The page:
There was a bit of delay getting through Customs because their computers kept crashing but there were no other glitches and were in our room settling in before 2:00 pm.

We found out that we will not have internet unless we pay for it by the minute. We will have to post in the blog daily but will only be able to put it to the internet once and a while. Our room is quite comfy - lots of convenient cubby holes and three full closets complete with shelves. Karen took up two closets and left me with half of the hangers and one shelf for my clothes.
The ship had a muster point emergency drill at 4:15. Then it was sail away. Karen and I went to the back deck until we had left the bay. There were several sea planes taking off and landing while we waited. We sailed past Stanley Park and under the Lions Gate Bridge. From the water the bridge looks quite small.

Our dinner is at 5:30 every night at the same table. We met our waiters for this week. After dinner we walked around the Promenade Deck. We were all by ourselves on the deck and questioned where the "other 2000 people had gone". By 7:30, we were exhausted and totally relaxed. We happily headed back to our room.

Karen came up with a new rule. My bed, my towel, my hook behind the door are all on the right. Therefore for this trip - I'm starboard and she is port. Works for us.


Sunday, July 16 - Inside Passage

Scenic Cruising the Inside Passage

It is generally accepted that the Inside Passage starts in Puget Sound in Washington and then extends north, first along the British Columbia Coast and then the Alaska Panhandle. In use during the Klondike Gold Rush the passage was one of the sea routes from Seattle and California carrying prospectors north. Wikipedia

Our "Scenic Cruising" day didn't get going until after 1:00 pm (BC time). We slept until noon! We planned on going to bingo but missed that. Karen woke at 8:30 and said she could use another hour's sleep. I agreed. I guess we were like babies being rocked by the boat.

First things first - up one floor for coffee. The food court is great. It is open most of the day and coffee is always hot. They even have real half and half!

We wandered around the ship checking out the various floors and the shops, bars and restaurants available. Two hours later we were back in our room - bored. We decided that ship living isn't for us. Too much pomp and not enough circumstance. Karen said we need to be able to stop, look over the edge, take a picture and move on. I guess we will be able to do that when we hit the ports.

Willie's Sunday Friend

After dinner we went to the Marquee Show by the ships singers and dancers. While we were at the show housekeeping prepared our room for the night. We were surprised to be greeted by a cute seal on the bed - complete with googly eyes. We were a little later getting to bed tonight - 10:00 pm.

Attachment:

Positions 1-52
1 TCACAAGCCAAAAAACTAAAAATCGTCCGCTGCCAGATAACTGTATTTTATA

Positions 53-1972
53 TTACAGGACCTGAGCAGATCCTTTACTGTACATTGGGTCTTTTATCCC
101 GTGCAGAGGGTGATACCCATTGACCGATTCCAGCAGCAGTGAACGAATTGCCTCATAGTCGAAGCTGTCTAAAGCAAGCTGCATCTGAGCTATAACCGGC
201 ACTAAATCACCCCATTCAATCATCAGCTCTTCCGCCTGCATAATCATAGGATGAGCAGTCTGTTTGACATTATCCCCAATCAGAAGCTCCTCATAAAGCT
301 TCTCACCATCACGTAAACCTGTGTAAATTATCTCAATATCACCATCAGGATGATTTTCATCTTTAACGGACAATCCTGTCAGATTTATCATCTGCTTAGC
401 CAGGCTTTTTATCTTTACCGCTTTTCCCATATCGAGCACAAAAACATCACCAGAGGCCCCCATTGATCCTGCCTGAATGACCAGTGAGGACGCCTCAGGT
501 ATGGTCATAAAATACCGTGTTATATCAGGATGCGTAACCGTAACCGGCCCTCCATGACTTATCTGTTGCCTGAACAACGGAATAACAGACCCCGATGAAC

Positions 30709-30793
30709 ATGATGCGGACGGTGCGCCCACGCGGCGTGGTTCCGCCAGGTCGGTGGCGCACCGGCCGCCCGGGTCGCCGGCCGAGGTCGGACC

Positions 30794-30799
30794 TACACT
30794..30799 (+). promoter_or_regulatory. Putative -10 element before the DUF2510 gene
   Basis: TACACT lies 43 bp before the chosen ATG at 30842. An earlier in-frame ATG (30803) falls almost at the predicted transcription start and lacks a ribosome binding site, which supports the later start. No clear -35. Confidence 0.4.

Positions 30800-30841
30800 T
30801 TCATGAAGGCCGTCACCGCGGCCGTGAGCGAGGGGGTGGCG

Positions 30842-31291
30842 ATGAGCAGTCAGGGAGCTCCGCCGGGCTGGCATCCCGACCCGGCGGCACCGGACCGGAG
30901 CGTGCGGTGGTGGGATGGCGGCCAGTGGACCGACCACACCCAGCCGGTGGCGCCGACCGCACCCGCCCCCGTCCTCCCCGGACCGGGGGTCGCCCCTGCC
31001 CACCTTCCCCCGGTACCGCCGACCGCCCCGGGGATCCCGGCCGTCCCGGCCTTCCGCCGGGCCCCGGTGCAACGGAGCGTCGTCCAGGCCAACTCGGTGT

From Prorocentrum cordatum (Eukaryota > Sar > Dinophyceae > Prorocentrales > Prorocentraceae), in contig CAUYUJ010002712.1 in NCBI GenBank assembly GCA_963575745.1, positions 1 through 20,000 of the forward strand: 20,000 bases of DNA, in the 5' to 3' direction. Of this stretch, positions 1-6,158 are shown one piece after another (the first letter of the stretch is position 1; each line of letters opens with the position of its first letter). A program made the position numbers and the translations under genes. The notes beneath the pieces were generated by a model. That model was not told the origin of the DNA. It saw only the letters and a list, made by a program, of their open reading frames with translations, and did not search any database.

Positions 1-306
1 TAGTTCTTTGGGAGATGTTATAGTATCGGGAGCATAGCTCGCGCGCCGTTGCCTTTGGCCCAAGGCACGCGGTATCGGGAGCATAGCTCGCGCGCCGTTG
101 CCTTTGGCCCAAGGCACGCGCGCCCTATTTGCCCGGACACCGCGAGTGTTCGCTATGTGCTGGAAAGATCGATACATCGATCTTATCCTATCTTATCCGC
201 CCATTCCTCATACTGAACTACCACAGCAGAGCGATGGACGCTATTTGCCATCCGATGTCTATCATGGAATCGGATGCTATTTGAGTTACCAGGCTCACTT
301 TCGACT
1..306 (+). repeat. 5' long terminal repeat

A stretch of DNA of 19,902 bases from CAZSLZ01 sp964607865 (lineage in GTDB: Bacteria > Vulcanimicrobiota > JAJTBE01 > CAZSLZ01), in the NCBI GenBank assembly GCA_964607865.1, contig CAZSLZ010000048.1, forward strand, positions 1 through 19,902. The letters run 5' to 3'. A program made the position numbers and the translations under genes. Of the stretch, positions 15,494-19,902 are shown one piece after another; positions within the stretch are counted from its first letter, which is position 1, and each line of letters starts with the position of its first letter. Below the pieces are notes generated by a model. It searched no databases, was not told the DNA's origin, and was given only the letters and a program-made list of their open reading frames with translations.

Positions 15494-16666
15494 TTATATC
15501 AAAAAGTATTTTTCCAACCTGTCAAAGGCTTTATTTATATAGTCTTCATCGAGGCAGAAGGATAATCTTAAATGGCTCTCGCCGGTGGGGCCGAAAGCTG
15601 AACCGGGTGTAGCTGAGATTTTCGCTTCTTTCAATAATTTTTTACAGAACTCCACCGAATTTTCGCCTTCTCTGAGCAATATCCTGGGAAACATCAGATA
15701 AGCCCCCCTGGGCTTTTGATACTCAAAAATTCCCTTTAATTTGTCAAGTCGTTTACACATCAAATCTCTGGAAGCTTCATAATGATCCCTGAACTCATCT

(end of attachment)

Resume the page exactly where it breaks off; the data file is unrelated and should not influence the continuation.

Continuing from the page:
Monday, July 17th - Juneau

Juneau

The City and Borough of Juneau is the capital city of Alaska. It is a unified municipality located on the Gastineau Channel in the Alaskan panhandle, and it is the second largest city in the United States by area. Juneau has been the capital of Alaska since 1906, when the government of what was then the District of Alaska was moved from Sitka as dictated by the U.S. Congress in 1900. City of Juneau

The municipality unified on July 1, 1970, when the city of Juneau merged with the city of Douglas and the surrounding Greater Juneau Borough to form the current municipality.

Juneau is rather unusual among U.S. capitals in that there are no roads connecting the city to the rest of Alaska or to the rest of North America (although ferry service is available for cars). The absence of a road network is due to the extremely rugged terrain surrounding the city.

Bingo!

We moved our clocks back one hour last night so we were up and rolling by 9:00 am. We decided to go to Bingo at 11:30. The prize was a Holland America Cruise. Since we've already decided that cruising isn't our bag, as we were heading to the bingo hall, I said "our luck we will win the Cruise". Well Karen yelled "Bingo". She won a Cruise to the Caribbean or Mexico.

Juneau Dock

We docked in Juneau just after noon. We left the boat about 12:45 pm and headed to historic downtown Juneau. We were booked on the tour starting at 2:30. It was cold and raining but in the morning we both bought rain jackets with fleece lining so we were not cold. In fact the jackets were so warm I ended up carrying mine most the time.


Historic Downtown Juneau

Historic Downtown Juneau is one of the few towns in southeast Alaska that didn't burn down at some point in it's history. As a result, many original buildings still stand, from 100 year old hotels, saloons, colorful Victorian houses, and historic churches like St. Nicholas Russian Orthodox Church, completed in 1894. Apparently, the quilt shop is in an old brothel building.

Surprisingly, tourism is not Juneau's first industry. It is Government followed by tourism and then fishing. In 1880 gold was discovered at the mouth of Gold Creek. While fishing, transportation and milling all played economic roles, for the next 60 years, Juneau was a Gold Town. Government gradually replaced mining a the primary industry.

Changing Tides Quilt Shop

The first shop we visited was the quilt shop "Changing Tides". I bought both the 2016 and 2017 Row by Row kits. I also bought enough fabric to use as the back of a quilt. It is "The Last Frontier" from Windham Fabrics - State Cottons by Whistler Studios. The Row by Row patterns each have a saying on them. Changing Tides Quilt Shop


2016 Raven's Call
"I always ask why birds who can fly anywhere choose to stay in the same place....but then again I ask myself the same question....HOME.

2017 Take-A-Hike
"The woods are lovely, dark and deep. But I have promises to keep and miles to go before I sleep." Robert Frost

Macaulay Salmon Hatchery

Our first stop on the Grand Tour of Juneau was the Macaulay Salmon Hatchery. In the wild, salmon have to beat the odds to leave the stream as juveniles to start their life at sea. Only about 5-10% of eggs survive from fertilization to out-migration into the ocean. At the hatchery there is an 80-90% success rate from egg to juvenile stage. There are two facilities in Juneau that rear and release salmon into the wild. Macaulay Salmon Hatchery